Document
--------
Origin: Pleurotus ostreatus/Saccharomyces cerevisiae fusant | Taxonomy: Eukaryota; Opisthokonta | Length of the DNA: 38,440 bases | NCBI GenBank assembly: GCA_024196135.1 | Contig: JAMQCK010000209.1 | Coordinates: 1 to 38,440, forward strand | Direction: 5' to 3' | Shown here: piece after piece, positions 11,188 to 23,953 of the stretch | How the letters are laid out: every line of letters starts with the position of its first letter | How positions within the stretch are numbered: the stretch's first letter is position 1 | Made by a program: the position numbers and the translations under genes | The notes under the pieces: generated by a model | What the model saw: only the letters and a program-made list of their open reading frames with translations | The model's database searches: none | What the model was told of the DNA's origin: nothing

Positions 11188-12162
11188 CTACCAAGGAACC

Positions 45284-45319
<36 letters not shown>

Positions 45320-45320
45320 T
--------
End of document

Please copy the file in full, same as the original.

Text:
Origin: Pleurotus ostreatus/Saccharomyces cerevisiae fusant | Taxonomy: Eukaryota; Opisthokonta | Length of the DNA: 38,440 bases | NCBI GenBank assembly: GCA_024196135.1 | Contig: JAMQCK010000209.1 | Coordinates: 1 to 38,440, forward strand | Direction: 5' to 3' | Shown here: piece after piece, positions 11,188 to 23,953 of the stretch | How the letters are laid out: every line of letters starts with the position of its first letter | How positions within the stretch are numbered: the stretch's first letter is position 1 | Made by a program: the position numbers and the translations under genes | The notes under the pieces: generated by a model | What the model saw: only the letters and a program-made list of their open reading frames with translations | The model's database searches: none | What the model was told of the DNA's origin: nothing

Positions 11188-12162
11188 CTACCAAGGAACC

Positions 45284-45319
<36 letters not shown>

Positions 45320-45320
45320 T